CNN’s Brian Stelter reported on Sunday, May 31, 2015, that “this morning, my sources are pointing to a third option [besides returning to anchor ‘Nightly News’ or leaving the network], a new role for Williams. Not necessarily at ‘Nightly News,’ but somewhere else at NBC.”
Stelter, on the CNN show about media that he hosts, “Reliable Sources,” continued, “Now, these talks are still top secret inside the network and anything could happen, but NBC News’s new chairman Andy Lack is said to be advocating for this third option, this new role that would keep Williams in the fold. Now, presumably, that would keep Lester Holt at the ‘Nightly News’ anchor desk for the foreseeable future.”
Later in the program Stelter discussed this third option with David Zurawik, the Baltimore Sun’s TV critic and Andrew Wallenstein, the co-editor-in-chief of Variety. Both men have covered the TV business for years. It turned into a very lively debate.
First, remarks made by Zurawik: “As a journalist, Brian, I don’t think [Williams] can return to that anchor desk. He certainly can’t return as managing editor and anchor.”
Regarding the third option that Stelter brought up, Zurawik said, “I think NBC is floating a trial balloon and this is a good place to do that….So, this is sort – Andy Lack knows how to do this, and if they’re stuck with [Williams’ multi-year $10 million] salary in some ways, putting him in even a quasi-journalistic primetime show, something like ‘48 Hours’ or having him do interviews, I think that – I think that might work for them….[I]f Lack can pull that off, it’s a smart thing.”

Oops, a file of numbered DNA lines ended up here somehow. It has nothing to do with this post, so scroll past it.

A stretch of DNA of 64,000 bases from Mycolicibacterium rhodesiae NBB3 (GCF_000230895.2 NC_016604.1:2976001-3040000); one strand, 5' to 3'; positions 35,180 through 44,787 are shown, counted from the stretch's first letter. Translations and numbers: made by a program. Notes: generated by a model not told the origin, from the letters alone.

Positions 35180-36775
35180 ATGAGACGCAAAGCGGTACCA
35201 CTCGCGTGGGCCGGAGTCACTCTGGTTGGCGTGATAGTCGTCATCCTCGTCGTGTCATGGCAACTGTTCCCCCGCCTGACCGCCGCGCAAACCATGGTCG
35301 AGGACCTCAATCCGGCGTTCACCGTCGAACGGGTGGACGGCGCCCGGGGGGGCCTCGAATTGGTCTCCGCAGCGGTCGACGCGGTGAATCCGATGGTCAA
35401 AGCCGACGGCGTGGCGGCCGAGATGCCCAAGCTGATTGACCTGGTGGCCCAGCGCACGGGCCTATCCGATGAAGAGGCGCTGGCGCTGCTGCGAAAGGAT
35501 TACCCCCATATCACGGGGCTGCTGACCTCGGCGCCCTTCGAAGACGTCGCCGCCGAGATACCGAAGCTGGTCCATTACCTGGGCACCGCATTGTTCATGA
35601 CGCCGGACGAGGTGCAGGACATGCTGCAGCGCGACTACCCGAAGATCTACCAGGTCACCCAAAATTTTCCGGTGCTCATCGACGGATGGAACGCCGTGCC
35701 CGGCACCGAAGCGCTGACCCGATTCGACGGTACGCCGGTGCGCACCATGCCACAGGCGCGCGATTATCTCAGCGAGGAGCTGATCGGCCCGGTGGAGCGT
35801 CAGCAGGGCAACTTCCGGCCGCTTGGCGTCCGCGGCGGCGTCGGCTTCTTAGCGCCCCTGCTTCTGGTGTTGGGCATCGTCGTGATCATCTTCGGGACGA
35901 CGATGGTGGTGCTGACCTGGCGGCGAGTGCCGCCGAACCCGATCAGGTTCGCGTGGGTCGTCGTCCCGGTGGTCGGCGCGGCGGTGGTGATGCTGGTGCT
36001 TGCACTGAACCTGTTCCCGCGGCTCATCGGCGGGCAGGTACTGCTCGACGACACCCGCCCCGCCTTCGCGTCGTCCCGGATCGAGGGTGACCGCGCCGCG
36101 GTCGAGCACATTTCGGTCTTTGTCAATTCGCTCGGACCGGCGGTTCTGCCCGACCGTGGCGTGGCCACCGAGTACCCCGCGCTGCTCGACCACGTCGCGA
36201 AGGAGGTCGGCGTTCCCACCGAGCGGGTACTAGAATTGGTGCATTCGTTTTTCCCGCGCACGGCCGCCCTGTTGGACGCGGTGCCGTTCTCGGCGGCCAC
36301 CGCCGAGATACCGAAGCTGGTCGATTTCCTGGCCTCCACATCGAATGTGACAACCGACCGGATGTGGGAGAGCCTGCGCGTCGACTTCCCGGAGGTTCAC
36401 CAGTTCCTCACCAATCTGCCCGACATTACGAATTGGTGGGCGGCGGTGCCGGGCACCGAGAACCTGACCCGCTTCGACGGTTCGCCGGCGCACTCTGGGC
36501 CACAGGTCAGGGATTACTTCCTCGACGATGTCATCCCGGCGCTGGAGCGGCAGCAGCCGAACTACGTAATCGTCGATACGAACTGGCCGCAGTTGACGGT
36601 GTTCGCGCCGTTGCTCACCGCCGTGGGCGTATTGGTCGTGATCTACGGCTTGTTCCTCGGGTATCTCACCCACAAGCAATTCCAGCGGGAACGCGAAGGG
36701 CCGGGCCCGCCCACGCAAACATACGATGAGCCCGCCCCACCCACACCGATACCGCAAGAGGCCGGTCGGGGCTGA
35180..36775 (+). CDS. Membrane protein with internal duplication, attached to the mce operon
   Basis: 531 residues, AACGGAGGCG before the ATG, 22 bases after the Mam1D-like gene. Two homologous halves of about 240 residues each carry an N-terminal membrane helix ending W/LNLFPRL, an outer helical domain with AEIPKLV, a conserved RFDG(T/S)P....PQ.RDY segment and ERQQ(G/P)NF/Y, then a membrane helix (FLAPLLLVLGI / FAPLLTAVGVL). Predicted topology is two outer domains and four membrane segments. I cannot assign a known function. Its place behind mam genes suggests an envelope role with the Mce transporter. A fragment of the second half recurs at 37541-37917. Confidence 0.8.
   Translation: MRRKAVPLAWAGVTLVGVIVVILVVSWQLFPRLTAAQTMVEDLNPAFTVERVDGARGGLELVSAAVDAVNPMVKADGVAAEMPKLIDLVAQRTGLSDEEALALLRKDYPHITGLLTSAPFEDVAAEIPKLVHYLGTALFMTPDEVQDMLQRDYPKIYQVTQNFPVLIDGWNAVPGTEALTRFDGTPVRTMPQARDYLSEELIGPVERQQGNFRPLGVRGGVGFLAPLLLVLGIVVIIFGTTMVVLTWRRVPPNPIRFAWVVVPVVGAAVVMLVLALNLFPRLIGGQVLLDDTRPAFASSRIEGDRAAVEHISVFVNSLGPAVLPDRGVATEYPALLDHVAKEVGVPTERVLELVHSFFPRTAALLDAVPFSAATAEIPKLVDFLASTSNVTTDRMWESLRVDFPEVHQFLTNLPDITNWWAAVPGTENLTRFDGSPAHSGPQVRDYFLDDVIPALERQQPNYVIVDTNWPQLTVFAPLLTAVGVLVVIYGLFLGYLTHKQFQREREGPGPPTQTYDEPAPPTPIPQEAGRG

Zurawik added, “But he’s got to get him out of the evening news – out of the ‘Nightly News for a whole bunch of reasons. [Williams’] journalistic credibility I think is shredded. It’s with military families, with millennials especially who are photo shopping him into any scene everywhere whenever there is [a] scene….But I think this third possibility sounds OK as long as it’s not journalism.”
STELTER: Don’t you think, though, Americans are fundamentally forgiving people. If enough time goes by, he can return to a news anchor job?
ZURAWIK: I hope not. Honestly, I’m serious, Brian. I think it’s part of a kind of malaise in this country that people on Wall Street who are too big to fail can do terrible things in 2007, 2008 to the economy and not be touched.
I think there’s a reason people were saying early on about Brian Williams, too big to fail. He’s going to get away with this.
I think Americans are really sick of that, heartsick in a way, and I think if they put him back in that anchor chair, they’re going to risk facing that kind of blowback from those people….
Soon Wallenstein said: “…here is the thing I don’t understand. Why would [Williams] be not OK on the anchor desk but you put him anywhere else and he’ll be just fine? I think that’s ridiculous.”
ZURAWIK: Because it’s an entertainment program, because he’s doing entertainment.
WALLENSTEIN: He faces a credibility problem. He faces a credibility problem –
ZURAWIK: Not if you’re doing ‘48 Hours’ introducing segments.
WALLENSTEIN: David, you’re being ridiculous.
ZURAWIK: No, it’s not ridiculous.
WALLENSTEIN: The fact of the matter is –
ZURAWIK: You can say ridiculous, it’s not ridiculous.
STELTER: Literally the debate that’s happening inside NBC about this.
Andrew, go ahead.
WALLENSTEIN: Listen, [Williams] needs to get out there and do what he has not done from the very beginning, which is address this problem head on at length, very specifically, show some contrition. If he doesn’t do any of these things, NBC could make him a correspondent on mars, and it will still be a problem.
ZURAWIK: It’s way too late for contrition. It’s way too late.
The debate continued. To read a complete transcript on the CNN site, please click here.